Mary Sidney’s Literary Works
All of Mary Sidney’s works are available in The Collected Works of Mary Sidney Herbert, Countess of Pembroke, 2 vols., ed. Margaret P. Hannay, Noel J. Kinnamon, and Michael Brennan, (Oxford: Clarendon, 1998).
You can find much of her work online at Luminarium.org
. . . . . . . . . . . . . . . . . . . . . . . . .
Below is a list of Mary’s Sidney’s known work.
A Discourse of Life and Death, translated from the French original of Philippe de Mornay. Published as A Discourse of Life and Death, Written in French by Philip Mornay; Antonius: A Tragedie Written Also in French by Robert Garnier. Both done in English by the Countesse of Pembroke. London: printed by J. Windet for William Ponsonby, 1592.
Antonius, translated from Garnier’s French version.
The Tragedie of Antonie. Done into English by the Countesse of Pembroke. London: printed by P. (William Ponsonby), 1595. First published with A Discourse in 1592, separately in 1595. This is the first play in English written and published by a woman. It is a closet drama meant to be read aloud in an aristocratic home; Mary pushed the boundaries by actually publishing it.
Antonius. 1595 ed. (Tragedie of Antonie)
“The Doleful Lay”
Printed in Edmund Spenser’s Astrophel. A Pastoral Elegy Upon the Death of the Most Noble and Valorous Knight, Sir Philip Sidney, and attributed by Spenser to Mary Sidney. London: printed by T. Creede for William Ponsonby, 1595.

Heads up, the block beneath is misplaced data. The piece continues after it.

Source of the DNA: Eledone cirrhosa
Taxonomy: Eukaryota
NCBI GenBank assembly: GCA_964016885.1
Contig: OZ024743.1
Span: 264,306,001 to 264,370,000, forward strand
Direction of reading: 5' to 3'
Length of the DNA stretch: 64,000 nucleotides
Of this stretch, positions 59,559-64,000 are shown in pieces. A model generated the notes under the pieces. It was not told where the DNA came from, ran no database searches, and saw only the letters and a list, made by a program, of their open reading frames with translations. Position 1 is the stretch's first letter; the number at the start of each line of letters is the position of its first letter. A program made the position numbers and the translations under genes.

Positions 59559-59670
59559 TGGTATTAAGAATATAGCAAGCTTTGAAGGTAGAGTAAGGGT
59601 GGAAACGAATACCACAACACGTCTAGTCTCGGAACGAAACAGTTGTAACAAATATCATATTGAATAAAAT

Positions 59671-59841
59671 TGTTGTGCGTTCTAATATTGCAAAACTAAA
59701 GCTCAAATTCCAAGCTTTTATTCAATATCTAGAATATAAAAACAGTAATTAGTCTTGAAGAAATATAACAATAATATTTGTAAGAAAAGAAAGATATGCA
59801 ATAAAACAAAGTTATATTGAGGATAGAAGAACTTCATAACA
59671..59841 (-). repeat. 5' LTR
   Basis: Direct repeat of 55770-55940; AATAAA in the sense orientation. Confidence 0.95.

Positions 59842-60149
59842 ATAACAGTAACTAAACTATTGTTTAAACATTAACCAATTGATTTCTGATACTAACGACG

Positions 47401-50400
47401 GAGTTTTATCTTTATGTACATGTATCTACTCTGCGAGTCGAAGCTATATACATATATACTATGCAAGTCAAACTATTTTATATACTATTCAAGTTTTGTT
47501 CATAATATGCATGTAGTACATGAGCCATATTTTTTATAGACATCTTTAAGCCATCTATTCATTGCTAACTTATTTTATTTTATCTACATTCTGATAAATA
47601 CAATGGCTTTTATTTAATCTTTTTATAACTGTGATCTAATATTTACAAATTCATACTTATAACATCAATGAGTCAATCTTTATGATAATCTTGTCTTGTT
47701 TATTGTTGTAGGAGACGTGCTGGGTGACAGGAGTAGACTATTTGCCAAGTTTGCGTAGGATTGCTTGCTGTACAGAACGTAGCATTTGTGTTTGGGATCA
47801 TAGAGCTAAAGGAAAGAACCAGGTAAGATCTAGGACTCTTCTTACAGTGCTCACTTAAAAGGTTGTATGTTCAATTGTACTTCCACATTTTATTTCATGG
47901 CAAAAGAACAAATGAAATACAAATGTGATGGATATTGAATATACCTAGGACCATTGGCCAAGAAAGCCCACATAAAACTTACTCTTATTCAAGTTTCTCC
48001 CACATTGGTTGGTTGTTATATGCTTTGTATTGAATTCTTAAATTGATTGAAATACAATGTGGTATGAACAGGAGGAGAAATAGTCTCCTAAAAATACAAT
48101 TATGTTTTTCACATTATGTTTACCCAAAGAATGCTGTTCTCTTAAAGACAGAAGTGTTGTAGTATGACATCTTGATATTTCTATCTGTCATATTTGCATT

“A Dialogue between two shepherds, Thenot and Piers, in praise of Astrea”
Printed in A Poetical Rhapsody Containing, Diverse Sonnets, Odes, Elegies, Madrigals, and other Poesies, both in Rhyme and Measured Verse, ed. Francis Davison. London: printed by V. Simmes for J. Baily, 1602. Reprinted 1608, 1611, 1621. This is the first original pastoral poetry in English written and published by a woman.
The Psalmes of David (1590s). Manuscript only during her lifetime; not published until 1823. In her collection of 127 poems, she used 126 different verse forms.
“Even now that Care” and “To the Angel spirit of the most excellent Sir Phillip Sidney” (1590s).
“To the Angel Spirit,” an early version by the countess found with Samuel Daniel’s papers and erroneously included in The Whole Works of Samuel Daniel Esquire in Poetry. London: printed by N. Okes for Simon Waterson, 1623.
The Triumph of Death (1590s, transcribed 1600), translated from the Petrarch’s Italian. Mary was the first (and only for hundreds of years) translator to maintain the difficult terza rima form in which Petrarch originally wrote this lengthy poem.
Correspondence. Some of her letters are included in a contemporary volume of epistolary prose.